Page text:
Have a great 2006, Freecia! Oh - also, I was wondering if you'd send me your snail mail addy - I can't find it. :(

Heya! First time posting to a blog (is this considered a blog? I have no idea what is the difference between blogs or bulletin boards or forums... blugh). Wow, deep conversation going... well, let me play devil's advocate for a second... well, maybe not even that - while I understand perfectly the annoyance of one-upmanship, people do want to be recognized as being unique individuals, they want acknowledgement of what they have accomplished, and they want to relate to people; ergo (is that how you spell "ergo"?), they talk about themselves and their experiences. Is that bad? If people do it to an excess, yes, that would be bad... so what's the middle ground? How can people strike the balance of listening yet also sharing their experiences?

Another thing is that a person relating a personal story might feel that she's relating a lesson to be learned, whereas the person listening might think she's trying to draw attention to herself. A lot of it is frame of mind... one person could think a person's an arrogant jerk for talking about himself so much, another person might feel sorry for the braggart for being so insecure, yet another person might think that the so-called braggart is just enterataining everyone with amusing personal stories. What is the right frame of mind? I think I think too much... maybe I shouldn't post on blogs...

I think there's a difference in sharing and oneupmanship. Oneupmanship usually involves mentioning your own skill, intelligence, or monetary value. Repeatedly in response to something the other person has said, probably in a conversational way like "we're going skiing" or "I like apples". Like, they manage to work "more" into the conversations every 4 minutes. It is noticeable when the Asian biddy is driving you up the wall because her husband/child/grandchild/dentist/hairdresser/mechanic did/said/bought something clearly sooooo wonderful that she must tell you about it. Now. Then she clucks at you. Sometimes people always begin their sentences with "Oooooh? Well I..." which I feel precludes oneupmanship sometimes. Sharing probably starts with "Hey, that's funny, I did that too! " or "That's interesting because I was doing some research about buying/doing that myself. Could you share you reasoning with me?"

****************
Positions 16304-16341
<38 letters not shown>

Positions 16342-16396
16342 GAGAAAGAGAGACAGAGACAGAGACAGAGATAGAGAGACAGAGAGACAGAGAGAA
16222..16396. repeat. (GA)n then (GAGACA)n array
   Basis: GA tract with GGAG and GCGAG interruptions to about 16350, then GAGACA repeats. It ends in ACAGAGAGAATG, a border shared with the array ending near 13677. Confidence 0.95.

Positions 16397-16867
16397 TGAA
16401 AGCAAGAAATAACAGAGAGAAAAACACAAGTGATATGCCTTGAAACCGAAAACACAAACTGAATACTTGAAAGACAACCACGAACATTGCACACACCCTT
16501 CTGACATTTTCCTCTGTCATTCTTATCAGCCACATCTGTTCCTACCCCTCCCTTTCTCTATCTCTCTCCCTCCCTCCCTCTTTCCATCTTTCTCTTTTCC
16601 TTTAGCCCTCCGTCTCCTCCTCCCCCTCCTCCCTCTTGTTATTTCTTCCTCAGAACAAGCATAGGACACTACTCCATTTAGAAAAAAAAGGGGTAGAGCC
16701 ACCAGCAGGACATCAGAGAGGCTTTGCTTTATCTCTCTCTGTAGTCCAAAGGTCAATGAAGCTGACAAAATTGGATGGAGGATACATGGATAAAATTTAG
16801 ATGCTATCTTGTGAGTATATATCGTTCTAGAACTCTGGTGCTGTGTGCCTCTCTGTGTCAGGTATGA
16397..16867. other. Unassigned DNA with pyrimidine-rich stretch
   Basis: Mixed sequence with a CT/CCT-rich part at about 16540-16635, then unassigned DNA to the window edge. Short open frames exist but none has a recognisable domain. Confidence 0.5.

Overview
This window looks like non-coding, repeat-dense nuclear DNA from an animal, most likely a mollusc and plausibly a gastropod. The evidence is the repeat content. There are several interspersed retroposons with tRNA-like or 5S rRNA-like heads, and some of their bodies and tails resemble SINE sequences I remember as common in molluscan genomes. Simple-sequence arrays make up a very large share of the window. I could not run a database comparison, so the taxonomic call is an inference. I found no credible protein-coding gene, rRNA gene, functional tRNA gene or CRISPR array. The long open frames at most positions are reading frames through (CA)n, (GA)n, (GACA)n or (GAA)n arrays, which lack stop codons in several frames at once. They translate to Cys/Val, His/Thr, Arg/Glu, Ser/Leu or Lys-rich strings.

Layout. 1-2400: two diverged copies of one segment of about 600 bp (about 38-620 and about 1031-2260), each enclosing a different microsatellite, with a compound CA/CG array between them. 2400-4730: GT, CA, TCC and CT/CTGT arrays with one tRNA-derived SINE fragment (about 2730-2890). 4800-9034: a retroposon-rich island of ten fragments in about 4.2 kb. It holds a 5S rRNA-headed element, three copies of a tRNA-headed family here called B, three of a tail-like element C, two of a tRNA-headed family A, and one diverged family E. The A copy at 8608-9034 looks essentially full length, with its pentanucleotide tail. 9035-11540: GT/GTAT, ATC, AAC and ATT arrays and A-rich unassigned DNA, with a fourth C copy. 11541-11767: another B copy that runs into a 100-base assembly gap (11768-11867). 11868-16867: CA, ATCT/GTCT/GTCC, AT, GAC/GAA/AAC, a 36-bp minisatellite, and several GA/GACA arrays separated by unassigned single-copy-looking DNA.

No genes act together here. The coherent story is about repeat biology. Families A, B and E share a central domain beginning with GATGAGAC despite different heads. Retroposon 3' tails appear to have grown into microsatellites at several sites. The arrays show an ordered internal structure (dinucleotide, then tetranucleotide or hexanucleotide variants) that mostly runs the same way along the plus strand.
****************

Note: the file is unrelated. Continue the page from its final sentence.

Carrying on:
There's also the unprompted "Good Old Days" speeches from people that should have had a life since then. If one finds oneself giving an unasked for "Good Old Days" speech to a distant acquaintance, then one should consider getting a life. Yes, of your own.

Sharing, while it can mention skill, and toot your own horn, doesn't really involve the words "better" or "more" or "Oh yeah, I did something like that but with a famous/luxury/best ..." every few minutes. You give other people a chance to join in on the conversation and you listen to what they say and respond in kind. That, is probably sharing and conversation... you know, versus oration.

Of course, sharing in an interview means something totally different, where you're trying to come off as aggressive and show your own merits. But, interviews often give you a chance to ask questions to focus on them and questions which show that you're in sync. It's an Us thing instead of a Me thing, which makes sense because they hire "you" to work with "Us".